The sultan of storage.

Position::Excerpt of interview with California Closets president and CEO Anthony Vidergauz - Interview
SUMMARY

California Closets Pres and CEO Anthony Vidergauz says that he got involved with the company after he became impressed with how the company turned his mother-in-law's messy closet into a thing of beauty. He decided to buy the company after owners, Williams Sonoma, could not find anyone to run the company effectively. So far, the company has sold franchises in such places as New York City and... (see full summary)

 
FREE EXCERPT

Anthony Vidergauz, president of CEO of California Closets (#25), reveals his strategy to make his company synonymous with closet and home-office design.

SUCCESS: What initially attracted you to California Closets? Vidergauz: I'm from South Africa. In 1986, my wife and I were in Los Angeles visiting her mother. Two days before we were due to leave, California Closets did her closets. In 24 hours, they turned a messy closet into a beautiful place. I was so impressed, I went to see the president of this fledgling company. I went to ask whether they would sell franchises in South Africa. Instead, I ended up taking a job in the legal department. I'm a Lawyer by profession. SUCCESS: How did you move from the legal deportment to CEO? Vidergauz: In 1990, Williams Sonoma bought California Closets. They thought there was a synergy with their retail company, Hold Everything. But it didn't work, because their timing was terrible. The Gulf War had just started, and the bottom fell out of the economy. We were just a branch of a very big public company. They hired someone to run California Closets, and things didn't click. I felt that they may be willing to talk about a sale. One day on the golf course, I asked my mentor, Bill LeVine of PIP Printing, to help me buy the company. He agreed, and I contacted the chairman of Williams Sonoma; and within three months, we had a deal. SUCCESS: How do people make money selling closets? Vidergauz: One of the hottest industries around is the storage industry. Ten years ago, custom-designed systems were done for people with disposable income. Fortunately, today it's a tot more mainstream. People are very busy. People want to be organized.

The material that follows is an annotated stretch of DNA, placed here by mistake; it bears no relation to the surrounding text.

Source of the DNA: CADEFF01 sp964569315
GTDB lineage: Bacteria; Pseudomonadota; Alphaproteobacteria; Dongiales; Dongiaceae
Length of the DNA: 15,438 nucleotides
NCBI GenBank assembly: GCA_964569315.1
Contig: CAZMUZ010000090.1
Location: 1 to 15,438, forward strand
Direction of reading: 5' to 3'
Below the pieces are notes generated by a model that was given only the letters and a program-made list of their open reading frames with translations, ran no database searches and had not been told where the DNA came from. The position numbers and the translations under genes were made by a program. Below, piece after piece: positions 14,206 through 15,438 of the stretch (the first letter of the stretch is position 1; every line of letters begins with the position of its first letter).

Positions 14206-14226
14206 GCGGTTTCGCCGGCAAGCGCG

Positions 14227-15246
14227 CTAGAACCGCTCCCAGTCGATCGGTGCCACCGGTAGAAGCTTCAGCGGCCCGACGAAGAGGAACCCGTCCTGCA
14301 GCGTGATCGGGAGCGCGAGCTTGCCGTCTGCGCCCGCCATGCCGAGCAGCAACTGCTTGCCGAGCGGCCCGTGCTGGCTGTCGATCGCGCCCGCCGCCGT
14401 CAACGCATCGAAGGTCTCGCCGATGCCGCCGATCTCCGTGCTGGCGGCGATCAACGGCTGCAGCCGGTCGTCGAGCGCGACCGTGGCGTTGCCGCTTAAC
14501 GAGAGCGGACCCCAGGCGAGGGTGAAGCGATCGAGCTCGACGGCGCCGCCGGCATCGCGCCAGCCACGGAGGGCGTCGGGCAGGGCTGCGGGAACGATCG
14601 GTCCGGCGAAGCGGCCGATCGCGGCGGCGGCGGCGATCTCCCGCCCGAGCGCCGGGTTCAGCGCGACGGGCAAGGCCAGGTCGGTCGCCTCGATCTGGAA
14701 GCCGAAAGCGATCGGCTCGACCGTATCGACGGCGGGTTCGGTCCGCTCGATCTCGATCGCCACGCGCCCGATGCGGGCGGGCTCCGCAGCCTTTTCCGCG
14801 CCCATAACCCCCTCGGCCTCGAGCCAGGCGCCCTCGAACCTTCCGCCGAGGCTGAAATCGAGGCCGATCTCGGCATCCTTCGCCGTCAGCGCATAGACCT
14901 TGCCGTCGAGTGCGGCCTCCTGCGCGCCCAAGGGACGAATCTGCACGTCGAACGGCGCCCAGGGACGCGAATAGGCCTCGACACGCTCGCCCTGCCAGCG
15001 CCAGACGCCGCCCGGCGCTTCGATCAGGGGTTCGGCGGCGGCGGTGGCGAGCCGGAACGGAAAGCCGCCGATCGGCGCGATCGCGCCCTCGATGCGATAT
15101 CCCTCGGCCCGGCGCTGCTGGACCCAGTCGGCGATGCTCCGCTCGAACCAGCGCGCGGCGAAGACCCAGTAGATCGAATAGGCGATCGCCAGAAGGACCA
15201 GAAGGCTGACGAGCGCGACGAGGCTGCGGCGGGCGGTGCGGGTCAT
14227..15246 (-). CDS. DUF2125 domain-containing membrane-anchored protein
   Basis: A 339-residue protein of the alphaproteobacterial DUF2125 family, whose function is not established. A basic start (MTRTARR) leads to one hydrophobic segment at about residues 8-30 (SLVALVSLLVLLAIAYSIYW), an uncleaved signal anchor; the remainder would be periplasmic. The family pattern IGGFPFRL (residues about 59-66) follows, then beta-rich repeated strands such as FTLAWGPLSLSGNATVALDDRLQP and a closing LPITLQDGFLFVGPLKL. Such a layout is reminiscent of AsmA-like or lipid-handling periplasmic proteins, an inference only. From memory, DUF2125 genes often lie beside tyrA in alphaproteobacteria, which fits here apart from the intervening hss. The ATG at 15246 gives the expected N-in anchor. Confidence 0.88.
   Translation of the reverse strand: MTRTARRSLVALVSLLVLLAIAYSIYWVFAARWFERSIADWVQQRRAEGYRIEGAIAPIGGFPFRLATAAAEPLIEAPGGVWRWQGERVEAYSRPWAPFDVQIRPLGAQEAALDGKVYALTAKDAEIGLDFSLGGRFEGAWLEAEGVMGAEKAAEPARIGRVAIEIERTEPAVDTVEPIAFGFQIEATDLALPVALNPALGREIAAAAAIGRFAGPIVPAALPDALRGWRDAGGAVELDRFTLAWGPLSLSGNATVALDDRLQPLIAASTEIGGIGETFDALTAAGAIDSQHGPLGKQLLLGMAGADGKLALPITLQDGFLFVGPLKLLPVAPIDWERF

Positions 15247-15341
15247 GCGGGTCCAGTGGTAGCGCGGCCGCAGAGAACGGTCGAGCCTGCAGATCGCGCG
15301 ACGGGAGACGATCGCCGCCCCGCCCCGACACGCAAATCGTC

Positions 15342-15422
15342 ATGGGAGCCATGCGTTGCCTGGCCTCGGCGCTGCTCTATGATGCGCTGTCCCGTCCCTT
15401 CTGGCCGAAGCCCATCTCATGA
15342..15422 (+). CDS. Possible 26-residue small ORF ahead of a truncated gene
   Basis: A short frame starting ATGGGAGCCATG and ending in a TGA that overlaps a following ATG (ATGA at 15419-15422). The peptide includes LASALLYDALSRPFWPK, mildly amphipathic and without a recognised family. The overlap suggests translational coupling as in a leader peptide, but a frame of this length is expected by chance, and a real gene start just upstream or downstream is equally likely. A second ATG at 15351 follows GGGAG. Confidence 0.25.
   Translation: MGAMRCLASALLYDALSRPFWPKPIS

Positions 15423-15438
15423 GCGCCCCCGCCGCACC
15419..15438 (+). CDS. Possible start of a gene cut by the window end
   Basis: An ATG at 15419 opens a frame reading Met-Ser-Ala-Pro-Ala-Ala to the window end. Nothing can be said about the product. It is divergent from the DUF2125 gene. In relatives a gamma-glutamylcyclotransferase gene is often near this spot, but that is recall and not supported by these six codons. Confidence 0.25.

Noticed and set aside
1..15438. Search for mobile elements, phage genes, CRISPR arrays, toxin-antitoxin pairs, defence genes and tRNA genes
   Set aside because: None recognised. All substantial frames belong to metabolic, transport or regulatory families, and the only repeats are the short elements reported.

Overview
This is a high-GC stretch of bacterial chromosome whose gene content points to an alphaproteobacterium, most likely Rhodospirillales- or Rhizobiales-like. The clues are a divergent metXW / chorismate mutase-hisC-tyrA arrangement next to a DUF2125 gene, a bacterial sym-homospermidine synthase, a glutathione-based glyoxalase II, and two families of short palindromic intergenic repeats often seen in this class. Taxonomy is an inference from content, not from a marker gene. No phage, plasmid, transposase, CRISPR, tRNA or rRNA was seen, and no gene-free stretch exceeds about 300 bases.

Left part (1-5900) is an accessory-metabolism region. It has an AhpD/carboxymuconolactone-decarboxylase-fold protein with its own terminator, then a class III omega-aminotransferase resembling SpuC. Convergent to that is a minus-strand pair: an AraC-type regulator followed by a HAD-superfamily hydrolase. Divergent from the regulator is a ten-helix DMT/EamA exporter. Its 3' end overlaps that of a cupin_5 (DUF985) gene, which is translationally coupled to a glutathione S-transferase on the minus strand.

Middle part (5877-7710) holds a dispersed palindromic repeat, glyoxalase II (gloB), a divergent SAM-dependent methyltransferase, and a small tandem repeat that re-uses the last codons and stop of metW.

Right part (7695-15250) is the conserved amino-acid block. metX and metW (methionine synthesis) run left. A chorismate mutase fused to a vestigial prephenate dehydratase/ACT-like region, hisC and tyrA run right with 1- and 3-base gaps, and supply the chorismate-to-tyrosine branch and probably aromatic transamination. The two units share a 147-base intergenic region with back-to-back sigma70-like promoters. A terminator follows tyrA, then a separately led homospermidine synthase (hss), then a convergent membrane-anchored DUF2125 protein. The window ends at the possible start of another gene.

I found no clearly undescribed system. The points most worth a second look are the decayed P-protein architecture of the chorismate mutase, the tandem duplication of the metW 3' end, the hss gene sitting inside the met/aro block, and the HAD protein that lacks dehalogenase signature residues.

We've sold franchises from Helena, Mont., to New York City. Volume varies. A mini franchise may be doing $15,000 per month. New York City is doing $300,000 per month. Our average franchise is doing $75,000 per month in sales.

The average sates call is 90 minutes. The customer, usually a woman, invites us into the most embarrassing part of her home - her messy closets. That's a hot Lead. A good salesperson closes nearly 80 percent of his appointments. SUCCESS: You're expanding your original...

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